She's the jewel in Court TV's crown

Published Jan. 7, 2004|Updated Aug. 27, 2005

A few months ago, reporter Diane Dimond told Court TV chairman Henry Schleiff that she was working on a great story and would need him to commit money and manpower to help dig it out.

But even in the privacy of his office, she wouldn't tell Schleiff what the story was.

Intrigued, he gave Dimond the go-ahead. Schleiff was rewarded in late November when she broke the story of authorities searching Michael Jackson's Neverland ranch for evidence, the precursor to molestation charges filed against the pop star.

Dimond's work has put the network out front on what is certain to be one of the biggest legal stories of this year. But her tough reporting has left Dimond vulnerable to charges that she's too identified with the prosecution and that Court TV's coup could crumble if the case against Jackson does.

Jackson's arraignment on charges of molesting a boy under age 14 is scheduled for Jan. 16.

"There are a lot of people who adore him," Dimond said. "He's like Jesus Christ. I've become the vilified one because I've dared to report it. I don't give my opinion. I put things in perspective."

She was drawn in to Jackson's world a decade ago when reporting for Hard Copy on the first molestation accusations against him.

Dimond, an Albuquerque, N.M., native, worked as a radio reporter in Washington in the 1980s before becoming bored with government news. She was a local TV reporter in New York, then landed at Hard Copy.

Dimond said she has been frozen out by Jackson's representatives, who don't return her calls.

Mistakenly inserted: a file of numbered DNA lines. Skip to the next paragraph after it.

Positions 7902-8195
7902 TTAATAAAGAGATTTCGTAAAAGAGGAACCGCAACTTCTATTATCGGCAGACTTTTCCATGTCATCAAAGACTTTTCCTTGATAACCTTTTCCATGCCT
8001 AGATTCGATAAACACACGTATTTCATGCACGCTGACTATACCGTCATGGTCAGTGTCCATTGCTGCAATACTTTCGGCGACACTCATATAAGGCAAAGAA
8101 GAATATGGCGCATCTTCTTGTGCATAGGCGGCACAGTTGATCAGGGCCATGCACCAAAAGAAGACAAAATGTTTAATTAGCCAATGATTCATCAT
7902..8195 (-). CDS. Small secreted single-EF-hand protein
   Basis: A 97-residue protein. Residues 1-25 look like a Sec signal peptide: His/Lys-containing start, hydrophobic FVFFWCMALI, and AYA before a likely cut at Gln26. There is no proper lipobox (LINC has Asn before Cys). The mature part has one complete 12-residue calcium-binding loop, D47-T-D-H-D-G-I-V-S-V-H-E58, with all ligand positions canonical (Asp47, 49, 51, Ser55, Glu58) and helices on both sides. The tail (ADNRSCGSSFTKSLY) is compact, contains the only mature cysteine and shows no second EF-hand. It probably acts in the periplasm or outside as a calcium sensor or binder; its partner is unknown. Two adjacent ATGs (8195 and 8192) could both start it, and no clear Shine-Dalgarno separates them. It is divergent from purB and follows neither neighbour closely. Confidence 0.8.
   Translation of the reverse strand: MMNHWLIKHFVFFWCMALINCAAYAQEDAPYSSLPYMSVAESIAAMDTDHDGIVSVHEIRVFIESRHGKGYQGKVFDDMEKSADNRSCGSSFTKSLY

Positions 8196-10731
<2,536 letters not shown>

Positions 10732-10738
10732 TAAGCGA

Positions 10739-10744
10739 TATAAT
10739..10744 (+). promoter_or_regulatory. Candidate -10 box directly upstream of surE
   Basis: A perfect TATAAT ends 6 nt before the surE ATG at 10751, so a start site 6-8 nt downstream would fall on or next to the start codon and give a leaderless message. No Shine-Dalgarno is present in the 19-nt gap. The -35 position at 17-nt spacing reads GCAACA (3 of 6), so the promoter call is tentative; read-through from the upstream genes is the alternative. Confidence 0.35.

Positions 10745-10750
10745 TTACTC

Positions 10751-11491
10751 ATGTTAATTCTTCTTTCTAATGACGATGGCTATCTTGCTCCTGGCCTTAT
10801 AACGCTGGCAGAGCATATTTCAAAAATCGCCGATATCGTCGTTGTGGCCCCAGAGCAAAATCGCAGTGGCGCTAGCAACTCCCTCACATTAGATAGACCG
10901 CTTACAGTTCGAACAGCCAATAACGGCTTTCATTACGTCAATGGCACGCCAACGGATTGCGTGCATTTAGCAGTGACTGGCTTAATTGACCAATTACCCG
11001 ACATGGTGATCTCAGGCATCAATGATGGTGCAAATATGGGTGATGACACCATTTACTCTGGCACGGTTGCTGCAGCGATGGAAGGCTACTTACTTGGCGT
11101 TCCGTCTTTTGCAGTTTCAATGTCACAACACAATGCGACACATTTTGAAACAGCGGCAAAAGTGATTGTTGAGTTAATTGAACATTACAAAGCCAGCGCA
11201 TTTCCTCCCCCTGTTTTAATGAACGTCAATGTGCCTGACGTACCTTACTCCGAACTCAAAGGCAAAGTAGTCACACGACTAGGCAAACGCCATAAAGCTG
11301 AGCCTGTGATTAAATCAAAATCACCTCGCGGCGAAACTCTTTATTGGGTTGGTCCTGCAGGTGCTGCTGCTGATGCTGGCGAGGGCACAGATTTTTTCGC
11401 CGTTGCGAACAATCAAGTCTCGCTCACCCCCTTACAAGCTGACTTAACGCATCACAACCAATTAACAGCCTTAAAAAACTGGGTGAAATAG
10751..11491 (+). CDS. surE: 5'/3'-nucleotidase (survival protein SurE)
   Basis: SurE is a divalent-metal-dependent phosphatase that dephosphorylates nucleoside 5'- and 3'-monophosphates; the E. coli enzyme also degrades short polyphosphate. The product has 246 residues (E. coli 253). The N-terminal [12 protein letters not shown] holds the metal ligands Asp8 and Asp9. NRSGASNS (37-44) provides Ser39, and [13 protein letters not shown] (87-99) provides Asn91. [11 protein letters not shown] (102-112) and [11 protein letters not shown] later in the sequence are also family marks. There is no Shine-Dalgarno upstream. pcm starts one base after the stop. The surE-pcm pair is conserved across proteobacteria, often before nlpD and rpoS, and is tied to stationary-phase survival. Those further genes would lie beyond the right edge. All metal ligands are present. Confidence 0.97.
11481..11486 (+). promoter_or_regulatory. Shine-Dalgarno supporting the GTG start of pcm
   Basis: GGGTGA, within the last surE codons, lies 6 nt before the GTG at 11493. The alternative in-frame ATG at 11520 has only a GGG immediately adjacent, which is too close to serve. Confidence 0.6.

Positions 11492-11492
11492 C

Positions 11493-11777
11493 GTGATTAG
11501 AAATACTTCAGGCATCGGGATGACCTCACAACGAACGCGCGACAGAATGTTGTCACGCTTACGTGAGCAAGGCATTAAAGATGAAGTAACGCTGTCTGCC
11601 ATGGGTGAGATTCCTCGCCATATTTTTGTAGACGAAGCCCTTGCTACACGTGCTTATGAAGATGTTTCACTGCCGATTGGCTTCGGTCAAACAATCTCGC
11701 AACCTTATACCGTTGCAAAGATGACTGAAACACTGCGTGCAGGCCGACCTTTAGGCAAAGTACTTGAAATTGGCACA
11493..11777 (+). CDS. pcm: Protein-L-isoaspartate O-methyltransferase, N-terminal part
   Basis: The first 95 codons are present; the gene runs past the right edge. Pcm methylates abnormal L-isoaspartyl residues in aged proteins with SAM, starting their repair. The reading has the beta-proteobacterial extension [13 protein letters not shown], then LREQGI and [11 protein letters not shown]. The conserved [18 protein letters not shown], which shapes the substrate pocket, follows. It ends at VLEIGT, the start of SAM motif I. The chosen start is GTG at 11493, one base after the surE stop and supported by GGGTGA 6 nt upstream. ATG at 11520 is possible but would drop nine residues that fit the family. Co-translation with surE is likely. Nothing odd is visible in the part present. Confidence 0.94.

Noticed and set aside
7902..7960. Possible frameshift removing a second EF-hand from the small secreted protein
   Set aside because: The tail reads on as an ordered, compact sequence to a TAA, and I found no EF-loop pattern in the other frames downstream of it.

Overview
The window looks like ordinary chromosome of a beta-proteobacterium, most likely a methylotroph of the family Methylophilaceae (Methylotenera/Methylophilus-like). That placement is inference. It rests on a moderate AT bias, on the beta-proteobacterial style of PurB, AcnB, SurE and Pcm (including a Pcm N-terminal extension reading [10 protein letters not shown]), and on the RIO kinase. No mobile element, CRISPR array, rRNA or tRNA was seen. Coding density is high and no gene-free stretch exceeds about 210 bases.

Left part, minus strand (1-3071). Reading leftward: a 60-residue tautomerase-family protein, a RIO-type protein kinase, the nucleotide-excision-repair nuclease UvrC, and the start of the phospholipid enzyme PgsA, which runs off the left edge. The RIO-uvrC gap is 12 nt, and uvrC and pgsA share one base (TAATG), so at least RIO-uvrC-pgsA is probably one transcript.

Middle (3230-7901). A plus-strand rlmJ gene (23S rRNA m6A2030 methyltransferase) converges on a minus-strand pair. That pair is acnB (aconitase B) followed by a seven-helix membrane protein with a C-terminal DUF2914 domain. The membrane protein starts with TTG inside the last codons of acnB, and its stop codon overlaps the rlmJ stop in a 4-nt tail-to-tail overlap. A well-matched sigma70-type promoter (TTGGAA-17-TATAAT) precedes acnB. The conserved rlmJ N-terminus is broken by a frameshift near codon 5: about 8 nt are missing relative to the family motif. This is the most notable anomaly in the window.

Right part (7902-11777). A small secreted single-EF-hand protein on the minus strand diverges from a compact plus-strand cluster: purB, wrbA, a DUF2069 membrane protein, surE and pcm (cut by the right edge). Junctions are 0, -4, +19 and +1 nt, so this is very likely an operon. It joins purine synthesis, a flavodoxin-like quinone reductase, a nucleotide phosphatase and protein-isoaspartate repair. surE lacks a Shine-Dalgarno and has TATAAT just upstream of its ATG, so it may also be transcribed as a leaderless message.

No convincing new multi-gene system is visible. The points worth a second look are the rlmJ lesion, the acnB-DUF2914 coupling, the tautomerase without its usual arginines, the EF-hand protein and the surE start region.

Her reporting has been detailed and informed with an insider's knowledge that few others in television have matched.

"Obviously, what she has accomplished here is so superior to everyone else. She must be good, and she is good," said lawyer Brian Oxman, a Jackson family friend who has represented some of them in court.

Although he has high regard for her work, Oxman said Dimond's good sources in the prosecutor's office have blinded her to weaknesses in their case.

Dimond said she had heard from friends that Oxman spread rumors that she had an affair with Santa Barbara district attorney Tom Sneddon, a kind of rumor that is among the most vicious to a reporter. She denies any such impropriety.

"The only thing I've said is that's she's pretty cozy with the DA," Oxman said. "If someone thinks that means something else, I suppose people might interpret that to think there's something else going on. I don't know. I just know that she is very cozy with the DA."

Dimond said she doesn't mind people believing that she's tight with the prosecution.

"I've got sources everywhere," she said. "Let 'em (think that). They're not right. It's good to let people think they have you figured out."

Dimond won't reveal her opinion on Jackson's guilt or innocence.

"I've learned a lot that I've put on the air and learned a lot that I could never put on the air because I couldn't substantiate it," she said. "But I'm going to keep my opinion to myself."

She has never met Jackson. They had one close call: While waiting outside a California arena where Jackson was to accept an award a few year ago, she spied him getting out of an SUV with tinted windows.

Accompanied by her Hard Copy crew, Dimond shouted a question at him. Jackson turned toward her, stared briefly, then walked away.

Gregory renews his support

BOSTON _ Having just ended a 40-day fast to show support for Michael Jackson, comedian Dick Gregory says he's resolved to do what it takes to prove his friend is innocent of child molestation charges.

Gregory, the 71-year-old entertainer-activist, says he has known Jackson for more than 20 years.

"I would leave a child of mine with him, sure I would," Gregory said in a telephone interview from his hotel room in Alexandria, Va.

For the past 40 days, Gregory lived on a daily diet of a gallon of water mixed with eight lemons, and 1 1/2 cups and of maple syrup.